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$1.5 Trillion Student Debt Is Crushing The American Dream

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Forget the little white fence. Forget the house and the family. Forget to choose a job that you like, rather than one that brings you money. Retirement? Dream yourself.

Thus, Quartz commented on the significant reduction in so-called “American dream” due to the overwhelming loans granted in the United States for higher education. A decade after the Financial Crisis, the new American Dream is amazingly reduced. And the main culprit for this is the expensive higher education in the country.

The value of education can not be quantified. Knowledge is probably invaluable. But the price to go to a higher education institution in the US is definitely calculated and the figures are stunning.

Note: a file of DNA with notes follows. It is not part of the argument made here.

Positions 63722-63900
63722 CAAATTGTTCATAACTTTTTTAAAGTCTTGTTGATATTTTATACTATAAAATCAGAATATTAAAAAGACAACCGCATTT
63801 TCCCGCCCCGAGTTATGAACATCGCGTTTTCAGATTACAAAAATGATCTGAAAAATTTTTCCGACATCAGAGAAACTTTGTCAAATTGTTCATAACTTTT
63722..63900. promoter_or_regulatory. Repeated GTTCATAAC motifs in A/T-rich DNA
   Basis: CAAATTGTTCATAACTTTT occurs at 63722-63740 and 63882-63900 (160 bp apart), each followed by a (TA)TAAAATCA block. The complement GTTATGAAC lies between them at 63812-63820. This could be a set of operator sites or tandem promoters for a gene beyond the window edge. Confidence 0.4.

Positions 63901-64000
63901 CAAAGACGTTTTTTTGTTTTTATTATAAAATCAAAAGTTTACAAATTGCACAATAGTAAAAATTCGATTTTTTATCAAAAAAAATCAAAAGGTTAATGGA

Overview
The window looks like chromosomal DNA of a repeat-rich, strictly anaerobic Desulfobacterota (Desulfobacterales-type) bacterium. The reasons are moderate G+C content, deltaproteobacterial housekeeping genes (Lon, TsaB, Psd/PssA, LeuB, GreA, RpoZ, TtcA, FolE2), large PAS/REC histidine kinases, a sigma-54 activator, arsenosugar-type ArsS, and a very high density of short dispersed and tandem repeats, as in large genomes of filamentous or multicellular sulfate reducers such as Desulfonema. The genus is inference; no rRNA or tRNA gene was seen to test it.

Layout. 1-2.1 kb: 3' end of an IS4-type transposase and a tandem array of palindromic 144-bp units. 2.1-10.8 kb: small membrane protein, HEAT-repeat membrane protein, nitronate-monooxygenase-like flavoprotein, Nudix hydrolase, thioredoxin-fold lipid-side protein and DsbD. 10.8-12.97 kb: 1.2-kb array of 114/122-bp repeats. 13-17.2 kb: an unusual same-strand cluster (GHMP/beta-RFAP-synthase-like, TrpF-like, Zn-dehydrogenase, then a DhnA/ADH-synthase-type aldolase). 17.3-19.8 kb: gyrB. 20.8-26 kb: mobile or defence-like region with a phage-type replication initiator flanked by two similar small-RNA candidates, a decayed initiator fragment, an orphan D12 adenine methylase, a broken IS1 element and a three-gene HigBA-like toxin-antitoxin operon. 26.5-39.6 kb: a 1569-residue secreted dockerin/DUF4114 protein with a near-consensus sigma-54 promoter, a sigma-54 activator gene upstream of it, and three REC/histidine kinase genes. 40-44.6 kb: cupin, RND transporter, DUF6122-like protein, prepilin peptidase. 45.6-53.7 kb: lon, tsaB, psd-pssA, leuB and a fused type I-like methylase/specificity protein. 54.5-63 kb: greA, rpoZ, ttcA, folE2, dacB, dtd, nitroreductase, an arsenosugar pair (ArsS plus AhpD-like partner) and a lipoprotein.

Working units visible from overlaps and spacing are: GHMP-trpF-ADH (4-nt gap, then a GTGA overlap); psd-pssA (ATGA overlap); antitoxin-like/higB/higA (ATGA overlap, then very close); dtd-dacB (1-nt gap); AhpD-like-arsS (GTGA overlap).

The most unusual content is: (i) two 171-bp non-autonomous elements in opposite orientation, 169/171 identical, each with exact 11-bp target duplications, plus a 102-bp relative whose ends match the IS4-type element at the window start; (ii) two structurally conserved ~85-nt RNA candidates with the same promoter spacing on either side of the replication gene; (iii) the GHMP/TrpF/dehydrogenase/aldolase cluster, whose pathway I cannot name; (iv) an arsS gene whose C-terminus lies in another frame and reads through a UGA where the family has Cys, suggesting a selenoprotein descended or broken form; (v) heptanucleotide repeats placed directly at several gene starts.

A four-year stay at a private American university today, such as Harvard, Stanford or Yale, costs over a quarter of a million dollars, with the cost of accommodation, books, and training itself. Public universities are more accessible, but the cost of training requires additional funding from the student. For the University of California, they need about $ 12,500 a year for training. Providing accommodation also requires additional fees.

Huge prices make many students take credit to provide education. Americans who have earned a Bachelor’s degree at the national level owe an average of $ 30,500, according to US Department of Education. People who graduate with a higher degree are, of course, owed even more. In addition, the student debt of any student in the United States depends on which university he went to, what resources his parents could provide, and so on. Overall, the total student debt in the US is $ 1.5 trillion.

 

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